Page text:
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The Native Version of GroupWise 6.5 for Linux: Hooking You Up with Professional Tools

Novell Cool Solutions: Feature
By Tay Kratzer

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Posted: 5 Aug 2004

Tech Talk #2 - Tool Time, by Tay Kratzer
The Native Version of GroupWise 6.5 for Linux: Hooking You Up with Professional Tools
Novell Connection Magazine - Jul/Aug 2004

here's an excerpt:

In a prior article titled GroupWise 6.5 for Linux, in the past March/April issue of the magazine (, we explained how to integrate GroupWise 6.5 for Linux into an existing NetWare/Windows environment. This article continues the theme of GroupWise 6.5 for Linux, but in a pure Linux environment. It serves as a quick guide for getting a basic GroupWise 6.5 for Linux system up and running in a completely Linux-based environment. Many who read this article may be new to Linux, GroupWise and other Novell technologies such as eDirectory. So, I won't assume much in this article; the only assumptions I've made are:

  1. that you have the CDs that come with GroupWise 6.5 for Linux,
  2. that you have already installed Novell eDirectory and ConsoleOne on the Linux server, and
  3. you work in your organization's IT/IS group.

If you haven't complied with my assumption #2 above, or you are new to Linux, you should check out the sample chapters of Success with GroupWise 6.5 for Linux found at They'll give you a good background so I don't lose you through the rest of this article.

Intro to the Premier Groupware Suite

GroupWise is a Novell electronic messaging solution, often referred to as a groupware suite. GroupWise is a powerful e-mail and calendaring package and a whole lot more! Users can access their GroupWise mailboxes via a variety of clients. GroupWise clients run on Linux, Windows and Macintosh. It also has a Web-based solution called GroupWise WebAccess which supports browsers of all types, right down to browsers on wireless devices.

For more information about Novell GroupWise for Linux

When you first implement GroupWise, you must establish a GroupWise system with a mandatory administrative hub called the primary domain. (For more information on GroupWise terms, see The GroupWise Glossary.) Once you create the primary domain, you can create other administrative and messaging hubs, called secondary domains. You can also create post offices. Always create post offices below either an existing primary or secondary domain. You must associate users with a post office when you add them to the GroupWise system. A user's actual mailbox data is stored in the post office.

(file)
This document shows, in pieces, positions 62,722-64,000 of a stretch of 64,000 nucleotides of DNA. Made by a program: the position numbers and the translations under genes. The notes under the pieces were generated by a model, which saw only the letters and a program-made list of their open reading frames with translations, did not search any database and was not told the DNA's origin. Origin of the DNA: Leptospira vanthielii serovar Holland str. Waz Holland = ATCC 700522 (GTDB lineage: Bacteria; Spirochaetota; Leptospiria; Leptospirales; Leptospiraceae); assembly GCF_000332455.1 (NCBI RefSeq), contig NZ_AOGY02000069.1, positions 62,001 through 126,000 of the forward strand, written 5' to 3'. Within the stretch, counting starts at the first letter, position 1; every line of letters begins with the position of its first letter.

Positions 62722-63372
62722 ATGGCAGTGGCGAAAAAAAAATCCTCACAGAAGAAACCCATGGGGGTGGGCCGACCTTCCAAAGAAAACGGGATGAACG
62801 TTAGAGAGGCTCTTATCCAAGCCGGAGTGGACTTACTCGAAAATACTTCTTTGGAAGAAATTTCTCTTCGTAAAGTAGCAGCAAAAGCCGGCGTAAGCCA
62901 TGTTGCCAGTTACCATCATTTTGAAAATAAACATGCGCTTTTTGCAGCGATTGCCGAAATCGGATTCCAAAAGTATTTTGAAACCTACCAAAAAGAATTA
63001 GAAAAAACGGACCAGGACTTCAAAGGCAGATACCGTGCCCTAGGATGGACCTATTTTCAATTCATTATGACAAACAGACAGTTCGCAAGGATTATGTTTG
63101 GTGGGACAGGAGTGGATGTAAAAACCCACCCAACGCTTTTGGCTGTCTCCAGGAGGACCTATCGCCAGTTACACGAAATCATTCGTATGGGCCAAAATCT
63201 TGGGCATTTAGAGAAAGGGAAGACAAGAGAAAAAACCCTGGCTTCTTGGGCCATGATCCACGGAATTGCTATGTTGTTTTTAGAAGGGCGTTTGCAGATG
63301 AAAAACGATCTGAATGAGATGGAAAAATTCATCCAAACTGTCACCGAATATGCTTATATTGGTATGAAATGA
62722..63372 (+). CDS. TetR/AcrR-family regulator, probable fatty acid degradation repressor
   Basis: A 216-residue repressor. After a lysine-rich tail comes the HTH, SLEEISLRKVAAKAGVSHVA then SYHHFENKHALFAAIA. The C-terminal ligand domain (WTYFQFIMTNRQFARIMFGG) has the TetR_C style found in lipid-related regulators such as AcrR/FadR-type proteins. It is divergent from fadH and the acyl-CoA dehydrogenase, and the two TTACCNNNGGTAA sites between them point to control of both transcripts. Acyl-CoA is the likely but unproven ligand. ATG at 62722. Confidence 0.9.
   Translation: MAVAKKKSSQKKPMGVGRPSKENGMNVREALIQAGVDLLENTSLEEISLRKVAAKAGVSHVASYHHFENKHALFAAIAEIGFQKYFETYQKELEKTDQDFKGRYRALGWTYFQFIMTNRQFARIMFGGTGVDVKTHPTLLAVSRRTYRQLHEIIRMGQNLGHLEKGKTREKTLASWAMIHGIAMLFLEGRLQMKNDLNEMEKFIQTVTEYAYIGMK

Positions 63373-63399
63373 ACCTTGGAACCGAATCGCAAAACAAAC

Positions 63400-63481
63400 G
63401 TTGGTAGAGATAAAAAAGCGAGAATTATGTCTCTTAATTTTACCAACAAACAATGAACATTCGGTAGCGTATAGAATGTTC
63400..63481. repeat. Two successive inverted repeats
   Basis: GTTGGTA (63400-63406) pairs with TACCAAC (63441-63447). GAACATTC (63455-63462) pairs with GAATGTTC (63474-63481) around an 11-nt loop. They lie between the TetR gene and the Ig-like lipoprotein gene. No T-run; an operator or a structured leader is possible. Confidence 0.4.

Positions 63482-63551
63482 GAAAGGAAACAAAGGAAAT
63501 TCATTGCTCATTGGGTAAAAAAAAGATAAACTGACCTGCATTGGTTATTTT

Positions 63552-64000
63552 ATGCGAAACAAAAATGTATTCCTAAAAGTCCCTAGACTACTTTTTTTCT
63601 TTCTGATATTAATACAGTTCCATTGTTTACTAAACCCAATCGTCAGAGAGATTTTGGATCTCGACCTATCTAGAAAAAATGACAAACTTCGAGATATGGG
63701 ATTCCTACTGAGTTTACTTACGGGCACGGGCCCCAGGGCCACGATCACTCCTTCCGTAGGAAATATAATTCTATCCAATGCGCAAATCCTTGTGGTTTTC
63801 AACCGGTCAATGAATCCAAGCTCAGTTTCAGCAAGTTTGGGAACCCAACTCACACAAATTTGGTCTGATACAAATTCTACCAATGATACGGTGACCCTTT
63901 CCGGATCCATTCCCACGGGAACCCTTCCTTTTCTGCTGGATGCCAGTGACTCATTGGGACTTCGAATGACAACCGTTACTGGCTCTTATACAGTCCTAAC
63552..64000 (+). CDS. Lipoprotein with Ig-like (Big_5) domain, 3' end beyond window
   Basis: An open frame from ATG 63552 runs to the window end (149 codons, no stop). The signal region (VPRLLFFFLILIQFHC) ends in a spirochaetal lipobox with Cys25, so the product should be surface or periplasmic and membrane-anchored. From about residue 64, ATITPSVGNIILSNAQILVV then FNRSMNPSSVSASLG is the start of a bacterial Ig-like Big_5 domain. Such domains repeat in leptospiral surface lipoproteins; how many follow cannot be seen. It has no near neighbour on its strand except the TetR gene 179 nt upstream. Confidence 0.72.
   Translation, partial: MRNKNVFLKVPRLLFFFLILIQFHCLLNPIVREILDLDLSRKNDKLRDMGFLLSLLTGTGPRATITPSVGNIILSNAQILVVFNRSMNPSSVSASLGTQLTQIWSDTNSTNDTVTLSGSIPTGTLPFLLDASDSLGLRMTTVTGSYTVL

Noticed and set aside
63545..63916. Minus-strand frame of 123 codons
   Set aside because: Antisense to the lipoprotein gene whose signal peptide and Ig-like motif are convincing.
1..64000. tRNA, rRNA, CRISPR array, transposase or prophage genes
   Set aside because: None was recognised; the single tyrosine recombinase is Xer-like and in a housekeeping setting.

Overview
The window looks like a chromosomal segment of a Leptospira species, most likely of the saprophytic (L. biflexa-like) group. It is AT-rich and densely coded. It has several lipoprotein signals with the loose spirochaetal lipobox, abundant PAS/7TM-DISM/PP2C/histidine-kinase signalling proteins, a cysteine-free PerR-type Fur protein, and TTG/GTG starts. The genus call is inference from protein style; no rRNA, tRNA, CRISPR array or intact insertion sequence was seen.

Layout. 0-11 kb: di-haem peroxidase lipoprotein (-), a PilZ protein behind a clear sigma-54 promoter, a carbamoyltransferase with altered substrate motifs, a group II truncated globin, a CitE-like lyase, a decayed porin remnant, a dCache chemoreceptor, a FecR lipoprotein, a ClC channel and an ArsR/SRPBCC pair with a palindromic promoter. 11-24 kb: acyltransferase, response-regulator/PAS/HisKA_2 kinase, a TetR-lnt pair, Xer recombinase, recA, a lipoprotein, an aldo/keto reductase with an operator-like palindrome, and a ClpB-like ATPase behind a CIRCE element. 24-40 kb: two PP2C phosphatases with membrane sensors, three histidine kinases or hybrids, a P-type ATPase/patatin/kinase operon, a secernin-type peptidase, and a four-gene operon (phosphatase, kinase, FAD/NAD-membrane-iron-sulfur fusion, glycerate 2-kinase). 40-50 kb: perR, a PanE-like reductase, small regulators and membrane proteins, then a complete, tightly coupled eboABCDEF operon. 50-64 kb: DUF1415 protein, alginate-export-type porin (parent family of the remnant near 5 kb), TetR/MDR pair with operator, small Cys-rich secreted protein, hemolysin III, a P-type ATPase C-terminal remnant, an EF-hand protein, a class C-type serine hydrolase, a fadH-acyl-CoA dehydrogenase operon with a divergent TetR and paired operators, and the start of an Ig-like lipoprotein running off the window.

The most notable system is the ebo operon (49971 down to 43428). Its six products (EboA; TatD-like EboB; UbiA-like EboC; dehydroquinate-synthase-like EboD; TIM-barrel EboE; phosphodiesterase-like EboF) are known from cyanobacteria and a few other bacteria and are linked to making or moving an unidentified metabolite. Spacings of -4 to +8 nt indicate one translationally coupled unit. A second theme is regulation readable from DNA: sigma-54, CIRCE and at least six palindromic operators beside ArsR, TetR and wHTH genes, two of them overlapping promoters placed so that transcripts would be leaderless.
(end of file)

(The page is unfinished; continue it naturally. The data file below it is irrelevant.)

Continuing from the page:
Typical GroupWise systems have a primary domain, some secondary domains and post offices, an Internet SMTP gateway (called the GWIA) and a GroupWise WebAccess solution. Post offices typically have users, resources and distribution lists associated with them.

All GroupWise software components are considered clients, agents or gateways. A client accesses a mailbox at a post office.

A Post Office Agent (POA) runs at the post office and moves messages in and out of the post office. Every post office has its own POA running against the post office. Each POA can be administered in ConsoleOne and is represented as an object.

A Message Transfer Agent (MTA) runs at the domain level. The MTA moves messages to post offices, or to other agents or gateways. The MTA is also responsible for propagating administrative changes to the GroupWise Directory Store. The MTA is represented as an object that can be administered in ConsoleOne.

GroupWise is a powerful e-mail and calendaring package and a whole lot more

The GroupWise Directory Store (GDS) is housed in two kinds of databases, namely domain databases (WPDOMAIN.DB) and post office databases (WPHOST.DB). Domain databases are modified directly by ConsoleOne with the GroupWise snapins or through administrative changes committed to the domain database by the MTA. Post office databases are modified, but only through administrative messages that flow to the POA that come down from the post office's owning domain and its MTA. The GroupWise Directory Store is a fast storage database, but it has very little authentication and rights capabilities. Because of this, the WPDOMAIN.DB portion of the GDS is closely coupled with eDirectory (formerly called NDS). The GroupWise snapins to ConsoleOne don't allow the GDS to be modified unless it is associated (grafted) into an eDirectory tree.

Read the rest of the article here:

more Kratzer's Hot Docs

See other articles written by Tay Kratzer at "Kratzer's Hot Docs":

books to read

Success With GroupWise 6.5 for Linux
by Tay Kratzer and Ira Messenger

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